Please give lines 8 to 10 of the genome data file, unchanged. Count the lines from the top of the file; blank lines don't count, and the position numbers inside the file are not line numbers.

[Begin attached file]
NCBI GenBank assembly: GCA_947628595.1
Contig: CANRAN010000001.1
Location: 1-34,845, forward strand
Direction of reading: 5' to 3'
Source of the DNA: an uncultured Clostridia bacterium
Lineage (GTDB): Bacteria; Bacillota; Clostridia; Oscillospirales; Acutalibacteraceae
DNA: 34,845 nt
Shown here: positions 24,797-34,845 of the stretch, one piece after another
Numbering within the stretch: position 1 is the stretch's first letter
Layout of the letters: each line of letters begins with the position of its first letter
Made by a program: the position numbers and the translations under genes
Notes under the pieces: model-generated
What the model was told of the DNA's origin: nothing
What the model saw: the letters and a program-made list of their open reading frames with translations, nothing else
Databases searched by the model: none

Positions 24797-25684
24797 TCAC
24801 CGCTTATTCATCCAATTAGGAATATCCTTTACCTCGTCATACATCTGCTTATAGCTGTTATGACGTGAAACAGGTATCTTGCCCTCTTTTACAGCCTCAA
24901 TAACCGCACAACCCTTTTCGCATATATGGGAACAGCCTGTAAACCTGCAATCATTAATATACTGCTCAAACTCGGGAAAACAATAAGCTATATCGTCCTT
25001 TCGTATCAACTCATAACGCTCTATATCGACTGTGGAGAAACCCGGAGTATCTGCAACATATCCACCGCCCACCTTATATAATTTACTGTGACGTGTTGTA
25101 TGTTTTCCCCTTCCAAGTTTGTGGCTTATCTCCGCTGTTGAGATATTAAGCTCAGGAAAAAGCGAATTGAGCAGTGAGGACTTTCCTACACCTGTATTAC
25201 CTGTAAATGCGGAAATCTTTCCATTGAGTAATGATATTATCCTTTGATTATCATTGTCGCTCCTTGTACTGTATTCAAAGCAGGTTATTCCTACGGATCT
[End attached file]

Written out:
Shown here: positions 24,797-34,845 of the stretch, one piece after another
Numbering within the stretch: position 1 is the stretch's first letter
Layout of the letters: each line of letters begins with the position of its first letter